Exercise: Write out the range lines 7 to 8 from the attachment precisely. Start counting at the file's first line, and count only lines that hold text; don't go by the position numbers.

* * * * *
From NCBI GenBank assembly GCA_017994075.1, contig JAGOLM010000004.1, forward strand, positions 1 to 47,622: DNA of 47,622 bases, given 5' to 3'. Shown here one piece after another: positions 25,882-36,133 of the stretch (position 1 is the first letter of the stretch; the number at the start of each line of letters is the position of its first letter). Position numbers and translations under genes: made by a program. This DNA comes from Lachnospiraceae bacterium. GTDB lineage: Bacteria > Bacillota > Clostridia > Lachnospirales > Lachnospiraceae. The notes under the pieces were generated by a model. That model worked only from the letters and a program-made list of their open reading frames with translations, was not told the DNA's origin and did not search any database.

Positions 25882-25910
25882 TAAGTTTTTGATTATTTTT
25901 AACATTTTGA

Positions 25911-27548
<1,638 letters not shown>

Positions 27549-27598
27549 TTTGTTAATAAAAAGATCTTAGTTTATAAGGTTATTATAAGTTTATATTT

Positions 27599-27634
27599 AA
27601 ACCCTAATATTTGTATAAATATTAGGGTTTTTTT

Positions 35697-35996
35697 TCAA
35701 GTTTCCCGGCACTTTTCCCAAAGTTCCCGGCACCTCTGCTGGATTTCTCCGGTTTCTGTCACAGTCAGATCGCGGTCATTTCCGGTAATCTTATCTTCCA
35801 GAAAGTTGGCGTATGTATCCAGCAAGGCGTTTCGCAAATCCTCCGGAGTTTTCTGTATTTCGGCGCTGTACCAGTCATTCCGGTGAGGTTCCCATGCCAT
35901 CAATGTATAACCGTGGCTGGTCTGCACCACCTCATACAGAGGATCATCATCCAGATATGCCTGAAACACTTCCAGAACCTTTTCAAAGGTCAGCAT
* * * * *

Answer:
Positions 27549-27598
27549 TTTGTTAATAAAAAGATCTTAGTTTATAAGGTTATTATAAGTTTATATTT